In 2004, he told Fox News that “80 to 85 per cent of mosques in this country are controlled by Islamic fundamentalists”. This is a figure he has repeated numerous times without evidence. In fact, a study conducted by professors at Duke and North Carolina last year concluded that, because of youth programmes, anti-violence events and teaching methods aimed at countering extremism, mosques actually deter the spread of militant Islam and terror.

Before the hearings begin, King plans to appear on a new cable TV show of Brigitte Gabriel, founder of the anti-Muslim group Act for America. Gabriel says she does not trust Muslims and maintains that “tens of thousands of Islamic militants now reside in America”.

That number is far-fetched, even if the domestic threat from radicalised Muslims has risen. As recently as 2007, observers noted the lack of radicalisation in the US as compared to several European countries—a result, some posited, of America’s great melting pot.

But several incidents have altered that narrative: particularly the cases of Najibullah Zazi, an Afghan native who plotted to detonate explosives in the New York City subway; Nidal Hassan, the US Army major who allegedly shot 13 people at a base in Fort Hood, Texas; and Faisal Shahzad, an American citizen trained in Pakistan who tried to detonate a car bomb in Times Square in May 2010.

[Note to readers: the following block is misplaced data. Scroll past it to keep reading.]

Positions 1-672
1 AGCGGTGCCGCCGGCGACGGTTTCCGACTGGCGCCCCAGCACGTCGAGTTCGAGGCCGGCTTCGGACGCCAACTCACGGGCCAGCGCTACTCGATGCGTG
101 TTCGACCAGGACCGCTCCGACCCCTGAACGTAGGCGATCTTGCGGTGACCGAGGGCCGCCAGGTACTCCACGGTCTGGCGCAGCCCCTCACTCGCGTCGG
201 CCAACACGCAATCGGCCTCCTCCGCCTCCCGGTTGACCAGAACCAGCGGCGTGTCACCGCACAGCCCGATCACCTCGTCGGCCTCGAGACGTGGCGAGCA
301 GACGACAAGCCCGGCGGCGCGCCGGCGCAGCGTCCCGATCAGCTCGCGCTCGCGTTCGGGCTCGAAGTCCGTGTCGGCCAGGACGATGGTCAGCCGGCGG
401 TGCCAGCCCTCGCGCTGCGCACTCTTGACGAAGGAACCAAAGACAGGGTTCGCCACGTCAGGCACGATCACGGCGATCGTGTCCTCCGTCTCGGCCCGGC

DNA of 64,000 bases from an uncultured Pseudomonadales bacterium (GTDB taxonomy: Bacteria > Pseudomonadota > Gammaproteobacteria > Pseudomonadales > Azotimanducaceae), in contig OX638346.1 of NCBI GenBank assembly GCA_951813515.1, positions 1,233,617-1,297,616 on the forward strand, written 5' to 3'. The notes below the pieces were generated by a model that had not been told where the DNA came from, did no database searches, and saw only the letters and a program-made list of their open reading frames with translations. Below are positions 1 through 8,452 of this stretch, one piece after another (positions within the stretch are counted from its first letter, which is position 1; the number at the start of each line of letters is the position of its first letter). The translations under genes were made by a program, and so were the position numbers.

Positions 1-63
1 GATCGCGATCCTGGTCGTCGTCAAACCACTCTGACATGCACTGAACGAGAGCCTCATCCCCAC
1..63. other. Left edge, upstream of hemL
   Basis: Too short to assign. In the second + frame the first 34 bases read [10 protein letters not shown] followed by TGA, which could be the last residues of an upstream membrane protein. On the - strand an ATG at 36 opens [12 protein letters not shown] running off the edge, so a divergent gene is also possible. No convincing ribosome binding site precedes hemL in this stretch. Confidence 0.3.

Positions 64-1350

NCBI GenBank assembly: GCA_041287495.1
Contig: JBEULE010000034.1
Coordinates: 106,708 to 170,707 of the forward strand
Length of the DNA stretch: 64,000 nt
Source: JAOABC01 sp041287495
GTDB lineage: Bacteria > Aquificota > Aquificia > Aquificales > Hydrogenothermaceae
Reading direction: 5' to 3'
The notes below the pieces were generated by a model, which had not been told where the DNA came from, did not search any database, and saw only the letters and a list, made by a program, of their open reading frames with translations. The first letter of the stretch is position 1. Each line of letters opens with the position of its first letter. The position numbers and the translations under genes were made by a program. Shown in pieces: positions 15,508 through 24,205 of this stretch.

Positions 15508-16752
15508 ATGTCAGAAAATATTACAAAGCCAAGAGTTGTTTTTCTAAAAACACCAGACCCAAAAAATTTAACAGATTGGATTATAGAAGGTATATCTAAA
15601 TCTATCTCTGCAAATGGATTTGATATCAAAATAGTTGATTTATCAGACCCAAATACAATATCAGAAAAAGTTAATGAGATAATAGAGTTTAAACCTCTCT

King says he will focus the hearings on these incidents, as well as the arrests of ‘potential Muslim terrorists’ in Texas, Illinois, Virginia and other states. Witnesses are likely to include law enforcement officials and critics like Ayaan Hirsi Ali, the Ethiopian-born former Dutch Parliamentarian who has spoken out strongly against Islam.

Ibrahim Hooper, spokesman for the Council on American-Islamic Relations, worries that the hearings will “further marginalise American Muslims and demonise Islam.” But M Zuhdi Jasser, a physician, former US Navy lieutenant commander and founder of the American Islamic Forum for Democracy, sees it differently. ‘Attention to this issue offers an opportunity for American Muslims to confront the radicalisation problem and provide solutions—as only they can,’ Jasser wrote in a New York Post op-ed.

Yet, Muslims have been confronting the problem, tipping off authorities in as many as a third of all foiled terrorist plots. It was a Senegalese Muslim vendor who brought the smoking car in the Times Square plot to police attention. It was underwear bomber Umar Farouk Abdulmutallab’s own father who had warned the FBI of his extremist views months before the attempted attack. And last July, nine prominent American Muslim scholars denounced radicalism and terrorism in a widely watched video.

The Muslim-bashing among conservative politicians like West and King may be less a reflection of reality than a means to conveniently demonise the enemy as the US wages wars in Iraq and Afghanistan and extends bombing campaigns in Yemen and Pakistan. If Muslims are bad, the theory goes, we need not feel guilty about killing them.